Ending Animal Testing: Who DOES and DOESN’T test?

Unilever is the mother-company of these brands, and not only are these brands of crap quality ingredient-wise, they are also a part of the animal-testing crisis we see today.

Part of the major reason why I began this blog, was because of my close connection with animals, and my disgust that these precious creatures were being abused, and tested on for something as superficial as cosmetics, or household supplies. I oppose animal testing of all forms, and whether it is through my animal sitting services, this blog, or how I care for any animal I meet, it is the passion that drives me!

/end sentimental portion

I was in the drug store earlier today, and that’s what sparked my desire to write this entry for you all. I needed to buy mouthwash, and unfortunately the shelves were dominated by the likes of Colgate and Crest. I picked the Tom’sΒ  of Maine baking soda mouthwash. Love this stuff!

I’m always trying to reform the choices I make, and to keep up with what is and isn’t cruelty-free. I wanted to buy some tea, and I reached for some Lipton black tea with lemon, then realized it was Unilever (duh, Alyson!). This is NOT a cruelty-free brand. The product may just be tea, but on some level it is funding the company’s continued abuse of animals.

I think it’s high time, and extremely useful, to be able to provide my readers with a collection of reliable animal welfare organizations, who all compile their own shopping guides aka lists of brands that DO test, and that DO NOT test. For the longest time, PETA was the most common organization to do this.Β  Unfortunately, their reputation has been compromised, and they no longer seem to be a commonly considered reliable source for cruelty-free consumers.

And here are the organizations I will recommend you take a look at! Click on their logos to visit their websites and begin browsing for cruelty-free brands!




There are more of these organizations out there, so I would appreciate it if people commented below with links to more. Each of these organizations have their own unique standards, but overall, they are quite consistent with their anti-testing policies.

There are many little things people can do, whether it is switching their brand of toothpaste, or choosing not to consume meat from factory farms. All of these efforts work to limit, and hopefully eventually bring an end to needless suffering.

My darling Stella (pictured above) thanks you for reading, and hopes you will consider to make cruelty-free choices in your future.


18 responses

  1. Nice post! It’s hard to find non-testing companies,and thats a crying shame. It should be impossible to find some who test.It’s completely unnecessary. Pretty Stella!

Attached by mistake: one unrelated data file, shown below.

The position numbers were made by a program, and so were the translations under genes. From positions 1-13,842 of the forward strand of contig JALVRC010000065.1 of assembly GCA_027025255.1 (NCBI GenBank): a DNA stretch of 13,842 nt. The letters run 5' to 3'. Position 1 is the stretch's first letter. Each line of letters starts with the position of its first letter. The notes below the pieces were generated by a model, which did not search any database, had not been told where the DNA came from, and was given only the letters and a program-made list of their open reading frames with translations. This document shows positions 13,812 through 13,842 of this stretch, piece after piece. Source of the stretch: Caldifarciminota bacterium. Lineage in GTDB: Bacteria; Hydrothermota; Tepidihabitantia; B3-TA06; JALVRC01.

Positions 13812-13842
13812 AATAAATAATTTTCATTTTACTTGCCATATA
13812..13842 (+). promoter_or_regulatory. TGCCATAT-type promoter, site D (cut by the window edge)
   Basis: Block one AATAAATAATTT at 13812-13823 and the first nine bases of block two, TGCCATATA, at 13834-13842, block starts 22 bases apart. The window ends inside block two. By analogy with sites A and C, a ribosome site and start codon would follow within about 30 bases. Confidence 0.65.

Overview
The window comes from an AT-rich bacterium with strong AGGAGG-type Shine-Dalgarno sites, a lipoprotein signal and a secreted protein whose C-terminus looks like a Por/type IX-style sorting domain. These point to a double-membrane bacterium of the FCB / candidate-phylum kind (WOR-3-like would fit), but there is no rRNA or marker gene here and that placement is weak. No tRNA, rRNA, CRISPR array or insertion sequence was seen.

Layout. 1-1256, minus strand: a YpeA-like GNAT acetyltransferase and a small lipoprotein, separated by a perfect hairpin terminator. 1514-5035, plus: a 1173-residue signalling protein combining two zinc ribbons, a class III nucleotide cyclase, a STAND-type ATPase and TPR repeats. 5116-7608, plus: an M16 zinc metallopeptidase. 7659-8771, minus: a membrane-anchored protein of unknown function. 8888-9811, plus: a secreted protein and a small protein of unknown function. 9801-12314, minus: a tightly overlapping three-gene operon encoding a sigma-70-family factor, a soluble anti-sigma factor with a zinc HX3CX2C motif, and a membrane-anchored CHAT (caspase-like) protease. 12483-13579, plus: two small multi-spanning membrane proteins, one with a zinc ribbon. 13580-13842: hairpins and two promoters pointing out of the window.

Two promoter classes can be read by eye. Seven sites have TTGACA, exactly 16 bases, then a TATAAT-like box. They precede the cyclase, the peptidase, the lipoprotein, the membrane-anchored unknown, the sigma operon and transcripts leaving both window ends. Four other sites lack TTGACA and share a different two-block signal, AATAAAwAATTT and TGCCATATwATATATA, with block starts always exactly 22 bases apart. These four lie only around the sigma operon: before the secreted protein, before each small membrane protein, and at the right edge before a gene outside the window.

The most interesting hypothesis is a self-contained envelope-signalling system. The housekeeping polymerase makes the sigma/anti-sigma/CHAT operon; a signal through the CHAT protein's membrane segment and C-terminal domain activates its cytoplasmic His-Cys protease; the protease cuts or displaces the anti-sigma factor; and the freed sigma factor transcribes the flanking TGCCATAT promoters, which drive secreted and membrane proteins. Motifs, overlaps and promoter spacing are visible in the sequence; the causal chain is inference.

• I enjoy how we liked one another’s posts at almost the exact same time πŸ™‚ Thank you! If you know what brands to look for, it can be pretty easy. The trick is weeding through all the brands that do test! πŸ™‚ And I’m happy to help!

  2. Another animal rights organization is PETA, of course. Also, I like Farm Sanctuary, although they deal with animals abused in the farming industry, not in the animal testing industry. Nice blog, keep up the good work I enjoy reading πŸ™‚

    • Yes, I’m thinking of listing PETA, although people have been questioning their credibility. The last time I looked at the list (which in truth was about a year ago), Revlon was still on there! And they are not cruelty-free. Perhaps they have different criteria. For example, some of them will require the company to be organic, and free of any animal ingredients whatsoever (One Voice), while some even allow companies like Tom’s of Maine, who are a cruelty-free subsidiary of a company that does test (as we see on Leaping Bunny’s list). I think I’m going to compile a massive list of these organizations and make it an extra page on my blog, so it’s easier to access. I will check out Farm Sanctuary! Thank you my dear πŸ™‚

      • You’re doing a good job. Many people still don’t know that by drinking Lipton tea or buying a bottle of Nestle juice they are giving their hard-earned money to corporations that not only are known to abuse people and environment but also carry out these horrible tests on animals. The more we write about it, the more people will hear and know and (hopefully) start buying things from smaller, local companies or at least those that are more people and animal friendly.

  3. So long as these corporate behemoths have the mechanism of government to continue manipulating the markets in which they operate to their favor it will be difficult at best to attempt to employ what ought to be the only regulatory control on their behavior; market demand for their products or services.

    That said, it’s still worthwhile to identify the brands put forth by the people employing business practices which you don’t agree with.

    • Agreed, Jeff! My latest post identifies more of these brands, and briefly brings up the more of the harm than good caused by monopolies / corporations and government regulations. I think it’s even more important to talk about the brands that employ practices we DO agree with. πŸ™‚

  4. I just had an alert from PETA that Urban Decay are now selling to china and so joining that growing list of companies that are going back on their policies of not animal testing.
    I had just started using their products! I am now NOT HAPPY!!!!!! Running out of products to use 😦

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